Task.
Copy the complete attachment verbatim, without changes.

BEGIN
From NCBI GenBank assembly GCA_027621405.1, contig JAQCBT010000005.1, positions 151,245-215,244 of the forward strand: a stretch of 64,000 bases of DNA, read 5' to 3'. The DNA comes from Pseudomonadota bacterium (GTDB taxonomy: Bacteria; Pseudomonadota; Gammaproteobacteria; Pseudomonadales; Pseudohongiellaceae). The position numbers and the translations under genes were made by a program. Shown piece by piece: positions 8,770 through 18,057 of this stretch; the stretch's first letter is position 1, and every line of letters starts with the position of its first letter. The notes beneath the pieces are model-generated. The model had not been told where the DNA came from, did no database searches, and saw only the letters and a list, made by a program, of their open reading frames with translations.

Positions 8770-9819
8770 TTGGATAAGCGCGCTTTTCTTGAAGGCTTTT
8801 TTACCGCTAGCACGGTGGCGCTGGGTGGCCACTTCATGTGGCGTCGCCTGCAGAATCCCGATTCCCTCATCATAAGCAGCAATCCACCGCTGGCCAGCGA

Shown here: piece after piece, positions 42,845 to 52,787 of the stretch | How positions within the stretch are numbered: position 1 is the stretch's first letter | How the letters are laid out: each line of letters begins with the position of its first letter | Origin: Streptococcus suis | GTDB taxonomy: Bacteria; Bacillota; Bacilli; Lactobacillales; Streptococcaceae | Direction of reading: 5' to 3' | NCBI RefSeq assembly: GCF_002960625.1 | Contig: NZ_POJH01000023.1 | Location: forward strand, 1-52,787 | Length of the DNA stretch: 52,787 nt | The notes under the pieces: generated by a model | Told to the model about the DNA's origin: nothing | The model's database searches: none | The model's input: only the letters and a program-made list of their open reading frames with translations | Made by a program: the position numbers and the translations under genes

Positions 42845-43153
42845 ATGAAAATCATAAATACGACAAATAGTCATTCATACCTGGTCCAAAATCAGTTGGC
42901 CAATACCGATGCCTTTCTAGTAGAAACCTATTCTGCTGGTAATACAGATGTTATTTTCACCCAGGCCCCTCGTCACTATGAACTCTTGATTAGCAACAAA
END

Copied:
From NCBI GenBank assembly GCA_027621405.1, contig JAQCBT010000005.1, positions 151,245-215,244 of the forward strand: a stretch of 64,000 bases of DNA, read 5' to 3'. The DNA comes from Pseudomonadota bacterium (GTDB taxonomy: Bacteria; Pseudomonadota; Gammaproteobacteria; Pseudomonadales; Pseudohongiellaceae). The position numbers and the translations under genes were made by a program. Shown piece by piece: positions 8,770 through 18,057 of this stretch; the stretch's first letter is position 1, and every line of letters starts with the position of its first letter. The notes beneath the pieces are model-generated. The model had not been told where the DNA came from, did no database searches, and saw only the letters and a list, made by a program, of their open reading frames with translations.

Positions 8770-9819
8770 TTGGATAAGCGCGCTTTTCTTGAAGGCTTTT
8801 TTACCGCTAGCACGGTGGCGCTGGGTGGCCACTTCATGTGGCGTCGCCTGCAGAATCCCGATTCCCTCATCATAAGCAGCAATCCACCGCTGGCCAGCGA

Shown here: piece after piece, positions 42,845 to 52,787 of the stretch | How positions within the stretch are numbered: position 1 is the stretch's first letter | How the letters are laid out: each line of letters begins with the position of its first letter | Origin: Streptococcus suis | GTDB taxonomy: Bacteria; Bacillota; Bacilli; Lactobacillales; Streptococcaceae | Direction of reading: 5' to 3' | NCBI RefSeq assembly: GCF_002960625.1 | Contig: NZ_POJH01000023.1 | Location: forward strand, 1-52,787 | Length of the DNA stretch: 52,787 nt | The notes under the pieces: generated by a model | Told to the model about the DNA's origin: nothing | The model's database searches: none | The model's input: only the letters and a program-made list of their open reading frames with translations | Made by a program: the position numbers and the translations under genes

Positions 42845-43153
42845 ATGAAAATCATAAATACGACAAATAGTCATTCATACCTGGTCCAAAATCAGTTGGC
42901 CAATACCGATGCCTTTCTAGTAGAAACCTATTCTGCTGGTAATACAGATGTTATTTTCACCCAGGCCCCTCGTCACTATGAACTCTTGATTAGCAACAAA